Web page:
scotch. I’m gonna go out with a bang.’
Well for me being newly diagnosed I was kind of scared at first. My mum, she’s a registered
nurse so she sees this all the time. And she would preach it to me:
‘make sure you wrap it up.’ So she was the first one I told and
I feel like I slapped her in the face. I get angry because I feel like
my generation didn’t do enough to protect you. That’s just me.
The first thing that goes through my mind is: you should not be positive. And young men
should not be leaving this planet with Aids, with
this disease. White people, or white men specifically, aren’t
getting it as much so the response is totally watered
down. When we think about all of the other things
that affect black men, when we do the ‘what if?’
around them, so like, what if said thing – what if police
brutality were happening against mostly white men – what
would the response be then? The onus is always on
us: ‘You should have done more to avoid you getting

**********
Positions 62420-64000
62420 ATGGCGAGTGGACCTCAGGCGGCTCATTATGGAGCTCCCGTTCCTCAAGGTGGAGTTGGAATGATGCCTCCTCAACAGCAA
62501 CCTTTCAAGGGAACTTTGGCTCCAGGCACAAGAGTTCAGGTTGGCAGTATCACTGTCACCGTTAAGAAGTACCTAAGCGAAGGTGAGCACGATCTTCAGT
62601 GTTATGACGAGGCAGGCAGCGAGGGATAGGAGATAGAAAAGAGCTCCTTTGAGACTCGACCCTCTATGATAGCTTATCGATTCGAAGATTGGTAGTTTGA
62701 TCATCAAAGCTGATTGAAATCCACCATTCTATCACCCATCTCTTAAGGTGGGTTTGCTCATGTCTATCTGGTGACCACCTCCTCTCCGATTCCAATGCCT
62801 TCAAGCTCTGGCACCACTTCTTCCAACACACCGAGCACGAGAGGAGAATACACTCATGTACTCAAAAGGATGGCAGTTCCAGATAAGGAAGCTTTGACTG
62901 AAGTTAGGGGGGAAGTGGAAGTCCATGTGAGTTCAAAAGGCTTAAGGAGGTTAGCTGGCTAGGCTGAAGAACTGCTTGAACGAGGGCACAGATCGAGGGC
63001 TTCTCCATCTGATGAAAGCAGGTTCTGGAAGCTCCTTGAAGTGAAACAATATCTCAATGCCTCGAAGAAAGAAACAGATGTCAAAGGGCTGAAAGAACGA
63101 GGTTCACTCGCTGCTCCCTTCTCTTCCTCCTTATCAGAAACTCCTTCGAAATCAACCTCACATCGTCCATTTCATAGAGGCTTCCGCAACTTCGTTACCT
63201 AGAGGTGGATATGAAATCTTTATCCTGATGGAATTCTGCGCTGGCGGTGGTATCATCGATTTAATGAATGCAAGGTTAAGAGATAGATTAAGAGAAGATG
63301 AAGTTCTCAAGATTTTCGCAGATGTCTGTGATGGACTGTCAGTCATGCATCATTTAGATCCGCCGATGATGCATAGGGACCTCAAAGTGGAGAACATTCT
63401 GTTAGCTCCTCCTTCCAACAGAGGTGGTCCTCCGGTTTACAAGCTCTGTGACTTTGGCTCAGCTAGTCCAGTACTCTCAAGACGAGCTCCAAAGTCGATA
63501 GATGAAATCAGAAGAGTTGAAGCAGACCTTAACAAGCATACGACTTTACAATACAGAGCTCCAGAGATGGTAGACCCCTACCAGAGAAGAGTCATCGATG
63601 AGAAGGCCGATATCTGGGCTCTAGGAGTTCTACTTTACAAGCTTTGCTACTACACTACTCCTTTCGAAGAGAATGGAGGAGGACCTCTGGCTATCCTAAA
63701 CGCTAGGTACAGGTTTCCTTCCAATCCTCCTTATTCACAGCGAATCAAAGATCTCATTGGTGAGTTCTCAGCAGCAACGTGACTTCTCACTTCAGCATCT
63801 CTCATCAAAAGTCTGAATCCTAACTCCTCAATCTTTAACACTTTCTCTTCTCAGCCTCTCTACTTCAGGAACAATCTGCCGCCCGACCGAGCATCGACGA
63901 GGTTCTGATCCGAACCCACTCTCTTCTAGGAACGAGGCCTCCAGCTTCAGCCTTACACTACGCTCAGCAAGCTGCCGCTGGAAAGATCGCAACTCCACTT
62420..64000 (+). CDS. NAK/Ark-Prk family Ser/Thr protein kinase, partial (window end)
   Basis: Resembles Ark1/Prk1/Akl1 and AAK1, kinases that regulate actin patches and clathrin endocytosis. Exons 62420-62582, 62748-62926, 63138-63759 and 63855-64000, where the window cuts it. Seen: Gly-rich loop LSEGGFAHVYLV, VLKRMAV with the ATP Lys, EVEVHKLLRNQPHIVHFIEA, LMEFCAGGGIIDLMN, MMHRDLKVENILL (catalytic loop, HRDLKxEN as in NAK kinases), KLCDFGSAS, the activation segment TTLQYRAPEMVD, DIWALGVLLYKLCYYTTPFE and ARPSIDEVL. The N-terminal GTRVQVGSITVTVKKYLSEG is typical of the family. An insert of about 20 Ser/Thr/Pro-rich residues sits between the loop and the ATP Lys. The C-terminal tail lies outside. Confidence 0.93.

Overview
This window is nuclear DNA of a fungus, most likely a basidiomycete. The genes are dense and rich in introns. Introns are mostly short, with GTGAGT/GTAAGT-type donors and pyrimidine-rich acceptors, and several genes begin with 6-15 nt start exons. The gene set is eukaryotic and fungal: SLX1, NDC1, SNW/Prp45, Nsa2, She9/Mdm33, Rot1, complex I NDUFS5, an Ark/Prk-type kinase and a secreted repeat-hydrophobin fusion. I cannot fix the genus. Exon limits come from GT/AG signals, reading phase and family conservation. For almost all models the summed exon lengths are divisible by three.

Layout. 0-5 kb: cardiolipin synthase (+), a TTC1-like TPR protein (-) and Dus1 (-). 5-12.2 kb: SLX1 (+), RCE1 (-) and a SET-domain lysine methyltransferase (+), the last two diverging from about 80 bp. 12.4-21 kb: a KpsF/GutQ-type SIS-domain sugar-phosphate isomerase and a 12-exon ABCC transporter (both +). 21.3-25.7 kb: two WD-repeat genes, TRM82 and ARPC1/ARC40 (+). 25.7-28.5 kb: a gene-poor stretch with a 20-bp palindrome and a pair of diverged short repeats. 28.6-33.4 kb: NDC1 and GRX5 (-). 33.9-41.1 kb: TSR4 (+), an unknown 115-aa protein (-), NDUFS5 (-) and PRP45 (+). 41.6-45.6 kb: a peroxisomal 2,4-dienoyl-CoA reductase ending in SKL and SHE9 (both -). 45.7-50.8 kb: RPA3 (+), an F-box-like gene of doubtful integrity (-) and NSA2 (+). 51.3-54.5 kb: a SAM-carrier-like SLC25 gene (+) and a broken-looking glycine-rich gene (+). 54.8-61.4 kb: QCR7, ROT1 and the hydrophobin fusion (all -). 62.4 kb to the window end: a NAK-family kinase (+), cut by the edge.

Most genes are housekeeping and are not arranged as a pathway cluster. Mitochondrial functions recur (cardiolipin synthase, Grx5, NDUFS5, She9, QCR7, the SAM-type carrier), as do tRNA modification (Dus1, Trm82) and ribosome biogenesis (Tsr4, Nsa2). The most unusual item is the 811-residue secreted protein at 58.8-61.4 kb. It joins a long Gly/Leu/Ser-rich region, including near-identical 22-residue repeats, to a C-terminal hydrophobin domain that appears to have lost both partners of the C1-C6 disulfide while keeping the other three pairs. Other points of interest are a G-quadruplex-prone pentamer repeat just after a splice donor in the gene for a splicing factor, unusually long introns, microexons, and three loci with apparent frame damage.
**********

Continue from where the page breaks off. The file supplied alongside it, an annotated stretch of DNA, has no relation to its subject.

it.’ We don’t challenge or question the systems
that are set up that leave us predisposed to getting HIV. Support systems like Thrive are often lifesaving
for people living with HIV. But for the most marginalised communities,
a lack of support can have dangerous consequences. For black trans women, the HIV rate is also
one in two. But their risk of homelessness, drug addiction and prostitution is higher. And each of these
make it harder to access the HIV care they need. I met Pearl in Piedmont Park as she did her
weekly outreach for the homeless women who live there. We have jeans, short pants, sweaters, dresses,
skirts… These are gift bags which consist of condoms,
lube, makeup, literature, eyebrow pencils and all
those little accessories that every girl needs. There’s not too many organisations out there